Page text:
May 12, 2005

Bolivia: And the Uncertainty Continues

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At the rate of 1,7 million dollars a day, Bolivia is losing money every day the Hydrocarbons law is not signed. Adding insult to injury, president Mesa is not ready to give up fight and sign the new law Congress passed last week. Mr. Mesa has instead called for a national summit for unity (Encuentro por la Unidad Nacional). In this meeting, which will be on Monday, May 16 in Sucre, Mr. Mesa wants to consult the Bolivian people about the new law, among other things.

Meanwhile, Congress has already repudiated such summit because it sees it as bypassing the legislative to the point of making it irrelevant. At the same time, the legislative has observed that while the new law is being considered and debated and the President's observations are taken into account, the law in the books is still relevant by order of Congress. In my opinion, this is a mechanism to pressure the executive into signing the law, because the law in the books was passed under the watch of Gonzalo Sanchez de Lozada.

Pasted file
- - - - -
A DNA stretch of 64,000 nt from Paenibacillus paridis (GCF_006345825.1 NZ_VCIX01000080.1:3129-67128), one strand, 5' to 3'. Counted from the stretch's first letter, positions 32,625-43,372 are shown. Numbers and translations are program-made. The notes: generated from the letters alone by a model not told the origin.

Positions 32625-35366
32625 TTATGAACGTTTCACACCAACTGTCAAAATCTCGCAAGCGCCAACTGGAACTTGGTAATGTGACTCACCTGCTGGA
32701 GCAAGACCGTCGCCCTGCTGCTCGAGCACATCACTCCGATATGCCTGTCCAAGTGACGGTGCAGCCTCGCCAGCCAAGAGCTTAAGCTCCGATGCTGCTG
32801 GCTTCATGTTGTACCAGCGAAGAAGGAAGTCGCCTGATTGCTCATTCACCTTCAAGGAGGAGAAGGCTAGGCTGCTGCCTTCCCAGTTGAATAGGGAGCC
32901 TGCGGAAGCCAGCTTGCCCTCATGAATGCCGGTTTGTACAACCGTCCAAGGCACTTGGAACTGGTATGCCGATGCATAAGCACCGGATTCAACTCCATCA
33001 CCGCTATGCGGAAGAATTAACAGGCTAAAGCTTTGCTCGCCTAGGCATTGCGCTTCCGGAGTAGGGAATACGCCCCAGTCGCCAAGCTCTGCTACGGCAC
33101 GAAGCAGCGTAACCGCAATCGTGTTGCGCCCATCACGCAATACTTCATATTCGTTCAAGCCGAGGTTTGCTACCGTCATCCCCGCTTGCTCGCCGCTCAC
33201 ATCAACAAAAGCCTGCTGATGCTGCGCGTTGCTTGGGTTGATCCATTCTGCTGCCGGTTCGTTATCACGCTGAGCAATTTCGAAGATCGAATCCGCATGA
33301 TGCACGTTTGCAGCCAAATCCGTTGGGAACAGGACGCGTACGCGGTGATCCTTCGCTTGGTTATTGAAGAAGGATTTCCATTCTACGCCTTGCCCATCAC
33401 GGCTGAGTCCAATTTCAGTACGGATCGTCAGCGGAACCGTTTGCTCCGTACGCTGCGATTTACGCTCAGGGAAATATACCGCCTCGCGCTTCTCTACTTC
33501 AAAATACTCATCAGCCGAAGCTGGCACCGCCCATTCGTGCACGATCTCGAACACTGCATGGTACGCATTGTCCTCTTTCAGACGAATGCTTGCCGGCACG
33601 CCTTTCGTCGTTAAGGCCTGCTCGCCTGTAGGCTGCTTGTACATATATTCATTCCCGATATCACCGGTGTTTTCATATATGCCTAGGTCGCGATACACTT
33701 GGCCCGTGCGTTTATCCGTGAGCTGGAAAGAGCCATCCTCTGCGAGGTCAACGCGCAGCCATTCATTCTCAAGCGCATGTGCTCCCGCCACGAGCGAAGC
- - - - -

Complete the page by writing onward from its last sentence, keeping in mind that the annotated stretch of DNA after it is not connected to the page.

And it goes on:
In summary, we can say, with certainty, that "uncertainty" is the only constant in Bolivian politics, at the moment. The president's summit is already in danger because of the decision of various organizations not to attend. Organizations like the Civic Committee Santa Cruz, MIP and perhaps Evo's MAS have already expressed either doubts or outright rejection for the summit. These actions will only serve to take legitimacy away from the national meeting.

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